Thursday, June 13, 2013

On Authenticity, by Andrew Colgoni

Here’s the thing: inauthenticity stinks. I mean that quite literally. People can smell it when you act like someone other than yourself (excepting the best sociopaths, of course). There was a reason that your mom always told you to “just be yourself”. It wasn’t because acting is hard, it’s because everybody has a finely tuned radar for fakers (fadar?). In fact, I’ll bet that when you are inauthentic, you can smell it on yourself, too. It’s like that time you stepped in dog poop, and then were sitting at the park bench wondering “what’s that smell?” Happily, you could wipe your shoes furiously on the grass before you had to walk on carpet.

Ok, so why am I spending so much metaphorical language on inauthenticity? I want to relate this to teaching. Some of the finest tuned fadar there is exists in students. Those clever kids just know when you are trying to be hip with the youth. Remember back in the 90’s when everyone tried to blend hip-hop with anything else to give it a veneer of cool, but it just seemed off? That’s how you look when you go up in front of a class and try to be something other than yourself. Now, I’m not advocating that you shouldn’t be a little more enthusiastic than normal, that’s ok. But you shouldn’t be so over-enthusiastic that it makes people question your sanity, especially if you’re normally subdued.

The same goes for using youth ‘props’. We seem to think that we need to connect with the youth by ‘speaking in their language’ (a topic I could rant about at length). So, we think, “Great! I’ll look up what the youth are into, and co-opt that!” We show up to class with a bag of internet memes and rage comics and use that to illustrate our points. But here’s the thing: if you don’t usually make memes, it shows. The students know it, you know it, and everyone’s a little weirded out.

The lesson here isn’t simply don’t use memes, or don’t get rowdy. Rather, if you are actually into memes or are naturally freaky, then go for it**. If you like horrible puns (the man who fell into an upholstery machine is now fully recovered*) roll with that. Big into sci-fi? Then reference that, fellow browncoat. What happens when you do this (what we call “being yourself”) is that your actual excitement and passion will show through, and you will bring your students along with you. And, hey, isn’t bringing students along with you what teaching is all about?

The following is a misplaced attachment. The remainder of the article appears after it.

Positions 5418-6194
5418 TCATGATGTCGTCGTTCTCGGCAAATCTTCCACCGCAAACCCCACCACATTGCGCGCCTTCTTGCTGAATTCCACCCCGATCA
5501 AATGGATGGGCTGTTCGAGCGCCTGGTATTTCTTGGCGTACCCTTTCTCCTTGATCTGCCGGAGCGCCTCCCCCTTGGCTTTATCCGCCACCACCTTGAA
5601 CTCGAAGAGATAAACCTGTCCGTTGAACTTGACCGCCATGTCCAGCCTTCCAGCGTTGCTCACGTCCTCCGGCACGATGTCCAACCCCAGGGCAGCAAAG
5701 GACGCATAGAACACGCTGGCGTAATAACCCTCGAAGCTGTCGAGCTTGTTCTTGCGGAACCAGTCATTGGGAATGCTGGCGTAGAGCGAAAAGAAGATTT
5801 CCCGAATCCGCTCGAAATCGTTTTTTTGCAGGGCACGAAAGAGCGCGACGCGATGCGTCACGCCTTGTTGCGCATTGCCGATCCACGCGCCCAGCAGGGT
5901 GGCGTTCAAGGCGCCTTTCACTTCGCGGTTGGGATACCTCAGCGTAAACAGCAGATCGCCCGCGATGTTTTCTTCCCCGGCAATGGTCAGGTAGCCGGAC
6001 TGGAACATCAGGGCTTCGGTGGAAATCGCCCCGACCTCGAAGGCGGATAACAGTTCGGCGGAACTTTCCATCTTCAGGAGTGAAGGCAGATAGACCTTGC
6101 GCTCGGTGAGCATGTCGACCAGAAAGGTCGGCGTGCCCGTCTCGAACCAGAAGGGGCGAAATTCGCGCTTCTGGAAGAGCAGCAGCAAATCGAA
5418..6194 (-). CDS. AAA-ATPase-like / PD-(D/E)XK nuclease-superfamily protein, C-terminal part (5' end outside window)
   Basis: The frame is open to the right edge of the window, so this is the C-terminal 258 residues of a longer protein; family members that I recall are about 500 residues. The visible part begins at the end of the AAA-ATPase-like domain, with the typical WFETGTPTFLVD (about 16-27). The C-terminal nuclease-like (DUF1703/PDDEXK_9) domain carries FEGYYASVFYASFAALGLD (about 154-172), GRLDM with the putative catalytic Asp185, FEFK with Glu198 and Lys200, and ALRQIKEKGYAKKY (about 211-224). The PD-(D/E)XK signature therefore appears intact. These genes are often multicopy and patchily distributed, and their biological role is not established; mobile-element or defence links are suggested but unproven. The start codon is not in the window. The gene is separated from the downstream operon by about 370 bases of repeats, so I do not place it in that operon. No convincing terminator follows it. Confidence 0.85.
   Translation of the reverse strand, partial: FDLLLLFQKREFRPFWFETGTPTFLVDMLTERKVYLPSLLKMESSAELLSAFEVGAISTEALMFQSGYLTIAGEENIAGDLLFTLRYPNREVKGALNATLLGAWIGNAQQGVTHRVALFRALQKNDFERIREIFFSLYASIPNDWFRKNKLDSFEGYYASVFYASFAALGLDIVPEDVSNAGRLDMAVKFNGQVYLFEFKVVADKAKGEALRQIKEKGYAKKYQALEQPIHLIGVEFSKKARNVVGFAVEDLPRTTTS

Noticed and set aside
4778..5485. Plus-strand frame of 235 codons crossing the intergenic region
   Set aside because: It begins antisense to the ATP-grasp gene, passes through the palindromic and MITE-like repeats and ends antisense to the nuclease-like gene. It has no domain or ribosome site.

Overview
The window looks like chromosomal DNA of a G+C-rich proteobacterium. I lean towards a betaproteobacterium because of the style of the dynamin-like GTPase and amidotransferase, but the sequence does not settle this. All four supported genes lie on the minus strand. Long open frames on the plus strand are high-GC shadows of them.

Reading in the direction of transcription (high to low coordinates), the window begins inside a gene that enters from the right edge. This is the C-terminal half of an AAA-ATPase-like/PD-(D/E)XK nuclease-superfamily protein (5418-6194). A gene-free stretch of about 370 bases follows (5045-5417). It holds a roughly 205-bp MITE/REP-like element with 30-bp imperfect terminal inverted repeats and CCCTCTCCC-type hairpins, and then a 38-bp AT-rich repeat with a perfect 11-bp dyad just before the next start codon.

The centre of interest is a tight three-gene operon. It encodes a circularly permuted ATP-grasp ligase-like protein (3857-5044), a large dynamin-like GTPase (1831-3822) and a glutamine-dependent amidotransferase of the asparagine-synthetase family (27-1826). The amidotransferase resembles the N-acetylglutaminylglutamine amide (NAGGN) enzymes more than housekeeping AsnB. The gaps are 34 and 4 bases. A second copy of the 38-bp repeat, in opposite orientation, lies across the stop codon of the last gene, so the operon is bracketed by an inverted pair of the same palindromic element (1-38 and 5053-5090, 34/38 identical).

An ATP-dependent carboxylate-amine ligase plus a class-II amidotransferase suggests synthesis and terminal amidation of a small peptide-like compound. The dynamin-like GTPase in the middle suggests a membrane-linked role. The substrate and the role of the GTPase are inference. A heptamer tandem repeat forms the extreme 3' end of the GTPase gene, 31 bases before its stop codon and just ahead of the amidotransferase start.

So, before you go into that classroom, wipe your shoes furiously on the grass.

Andrew Colgoni is the Science Fluencies Librarian at Thode Library at McMaster University. He tweets @colgoni.

*Borrowed shamelessly from @omgthatspunny.

**One exception: if you are really into clip art, and I’ve seen lots of librarians that are, don’t go for it. Try a different passion.


  1. Authenticity when speaking to kids usually equals actually listening to, and letting them, speak and interact for themselves. Not the topic of the post but many speakers seem to forget that.

    Back to the post - unfortunately my authentic self sounds like the bastard love-child of Tyler Durden and Lewis Black when I speak to large crowds of youth...and it is a blast.

  2. Thanks John, you're right, authenticity in teaching is a much deeper topic than my admittedly superficial rant.

    Back to your comment - your authentic self sounds awesome, and vaguely dangerous.

  3. Rule #1: Don't make a fool of yourself!
    Rule #2: Enthusiasm and competence is what people care about.
    Rule #3: Clip art is just sad.

    1. This a fine summation. I'm glad everyone is on board with Rule 3.